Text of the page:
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This eBook from the Gutenberg Project consists of approximately 158 pages of information about Patty's Butterfly Days.

“Don’t want to turn back yet, do you?” he asked.

“We must turn soon,” Patty managed to reply, but Jack scarcely heard the words.

The big moon was setting when Bill turned the car inland, and shouting, “We’re going to drive straight into that moon!” made a mad dash toward it.

“Hurry up!” cried Patty.  “Catch it before it drops below the horizon.  Speed her!”

CHAPTER XI

The Worst storm ever!

Patty’s gay words added the final spur to Farnsworth’s enthusiasm, and with a whoop of glee, he darted ahead faster than ever.  Though his manner and appearance gave the effect of recklessness, Big Bill knew quite well what he was doing.  He was a magnificent driver, and however seemingly careless he might be, his whole mind was alert and intent on his work.  The road, hard and white, glistened in the moonlight.  Straight and clear, it seemed truly to lead directly into the great yellow disk, now dropped almost low enough to touch it.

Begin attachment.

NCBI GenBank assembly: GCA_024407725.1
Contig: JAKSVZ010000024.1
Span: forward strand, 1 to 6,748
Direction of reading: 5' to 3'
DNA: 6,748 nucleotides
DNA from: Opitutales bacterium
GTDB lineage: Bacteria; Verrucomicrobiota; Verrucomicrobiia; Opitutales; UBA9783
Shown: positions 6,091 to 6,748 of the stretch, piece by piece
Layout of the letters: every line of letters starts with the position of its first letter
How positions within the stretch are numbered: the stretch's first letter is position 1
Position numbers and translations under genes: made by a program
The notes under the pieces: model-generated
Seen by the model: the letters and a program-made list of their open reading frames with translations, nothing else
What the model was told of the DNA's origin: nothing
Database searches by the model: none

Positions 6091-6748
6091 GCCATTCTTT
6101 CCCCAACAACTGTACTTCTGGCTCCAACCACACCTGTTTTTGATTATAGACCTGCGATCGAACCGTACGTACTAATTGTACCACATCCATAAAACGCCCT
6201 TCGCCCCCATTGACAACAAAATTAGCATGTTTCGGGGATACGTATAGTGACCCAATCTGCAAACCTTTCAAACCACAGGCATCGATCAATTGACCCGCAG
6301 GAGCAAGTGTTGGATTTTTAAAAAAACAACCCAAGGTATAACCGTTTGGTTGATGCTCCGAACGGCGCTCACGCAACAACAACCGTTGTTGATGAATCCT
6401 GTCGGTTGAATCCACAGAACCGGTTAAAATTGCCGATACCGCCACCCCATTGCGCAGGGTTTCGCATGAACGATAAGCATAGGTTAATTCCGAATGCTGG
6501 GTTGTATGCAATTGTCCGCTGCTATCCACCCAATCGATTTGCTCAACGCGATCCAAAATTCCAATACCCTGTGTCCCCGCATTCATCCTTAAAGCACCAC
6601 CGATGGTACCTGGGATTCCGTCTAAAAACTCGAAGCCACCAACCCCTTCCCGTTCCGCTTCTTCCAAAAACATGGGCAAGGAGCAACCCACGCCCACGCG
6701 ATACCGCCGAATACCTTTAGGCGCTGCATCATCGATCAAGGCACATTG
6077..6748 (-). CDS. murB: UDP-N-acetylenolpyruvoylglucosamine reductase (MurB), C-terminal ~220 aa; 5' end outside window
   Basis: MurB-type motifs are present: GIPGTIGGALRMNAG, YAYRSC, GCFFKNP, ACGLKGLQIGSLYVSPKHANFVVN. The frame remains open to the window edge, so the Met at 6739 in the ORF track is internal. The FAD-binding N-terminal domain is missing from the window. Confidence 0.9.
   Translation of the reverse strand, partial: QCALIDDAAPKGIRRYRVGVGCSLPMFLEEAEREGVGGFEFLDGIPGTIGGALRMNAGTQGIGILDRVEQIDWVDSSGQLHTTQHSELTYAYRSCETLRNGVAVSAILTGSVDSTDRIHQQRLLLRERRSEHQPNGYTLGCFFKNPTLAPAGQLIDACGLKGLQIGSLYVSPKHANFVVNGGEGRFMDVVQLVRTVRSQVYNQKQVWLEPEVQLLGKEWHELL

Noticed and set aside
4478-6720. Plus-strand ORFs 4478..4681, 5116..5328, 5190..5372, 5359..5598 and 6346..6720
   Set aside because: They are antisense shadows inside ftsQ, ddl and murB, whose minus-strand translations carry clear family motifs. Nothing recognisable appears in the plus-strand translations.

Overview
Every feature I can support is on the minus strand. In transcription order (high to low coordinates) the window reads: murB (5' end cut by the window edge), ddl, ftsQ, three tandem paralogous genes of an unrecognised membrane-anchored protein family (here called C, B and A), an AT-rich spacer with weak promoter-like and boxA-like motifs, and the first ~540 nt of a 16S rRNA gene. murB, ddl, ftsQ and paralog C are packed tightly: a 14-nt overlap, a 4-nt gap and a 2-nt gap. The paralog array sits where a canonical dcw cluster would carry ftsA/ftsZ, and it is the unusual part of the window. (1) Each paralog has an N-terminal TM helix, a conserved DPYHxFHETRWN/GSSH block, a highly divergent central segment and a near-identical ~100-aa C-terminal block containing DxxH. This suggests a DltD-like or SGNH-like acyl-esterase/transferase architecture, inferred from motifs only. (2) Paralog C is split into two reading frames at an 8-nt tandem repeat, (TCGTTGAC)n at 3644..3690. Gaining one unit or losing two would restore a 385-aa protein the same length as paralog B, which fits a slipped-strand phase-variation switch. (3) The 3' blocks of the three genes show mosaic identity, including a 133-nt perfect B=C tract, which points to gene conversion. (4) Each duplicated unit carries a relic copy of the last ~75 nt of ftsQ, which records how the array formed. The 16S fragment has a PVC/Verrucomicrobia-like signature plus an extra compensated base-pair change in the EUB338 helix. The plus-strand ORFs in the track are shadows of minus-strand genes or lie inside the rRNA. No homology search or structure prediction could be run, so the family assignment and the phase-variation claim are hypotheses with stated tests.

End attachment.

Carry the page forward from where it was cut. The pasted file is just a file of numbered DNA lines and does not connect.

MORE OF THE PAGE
“Whoopee!” shouted Bill.  “This is some going!  Sit tight, Daisy, and hold on for all you’re worth!  Are you people in the back hall all right?”

“Right we are!” returned Jack.  “Are you going straight through the moon?”

“Yep!  If we catch her in time!  Hallo, she’s touched the earth!”

It was a great game.  The road was so level and so free of obstruction that they kept the centre, and seemed to be shooting, at whistling speed, into that enormous yellow circle.

But, already, the horizon was swallowing up their goal.  The laughing quartette saw the circle of gold become a semi-circle, then a mere arc, and soon only a glimpse of yellow remained, which immediately vanished, and save for a faint reminiscent glow, the western sky was dark.

“Where are your stars?” queried Farnsworth, gazing upward.  “Nice country, this!  No stars, no moon, no nothin’!”

“The lamps give enough light,” cried Daisy.  “Don’t slow down, Bill!  Go on, this flying is grand!”

“Come on in,—­the flying’s fine!” laughed Bill, and again they went at highest speed.

But with the setting of the moon, Patty’s spirit of adventure calmed down.

“Oh, do let’s turn back,” she begged.  “He doesn’t hear me,—­make him hear, Jack.”

“I say, Farnsworth,” and Jack tapped the burly shoulder in front of him, “we’ve gone far enough.  Back to the old home, eh?”

“Back it is!” and the driver slowed down, and picking a wide, clear space, deftly turned the machine around.  But at sight of the eastern sky, every one exclaimed in dismay.

Though the moon had set clearly, and the west was a dull grey, the eastern sky was black.  Turbulent masses of clouds climbed, rolling, to the zenith; faint lights appeared now and then, and a dim rumble of distant thunder was heard at intervals.

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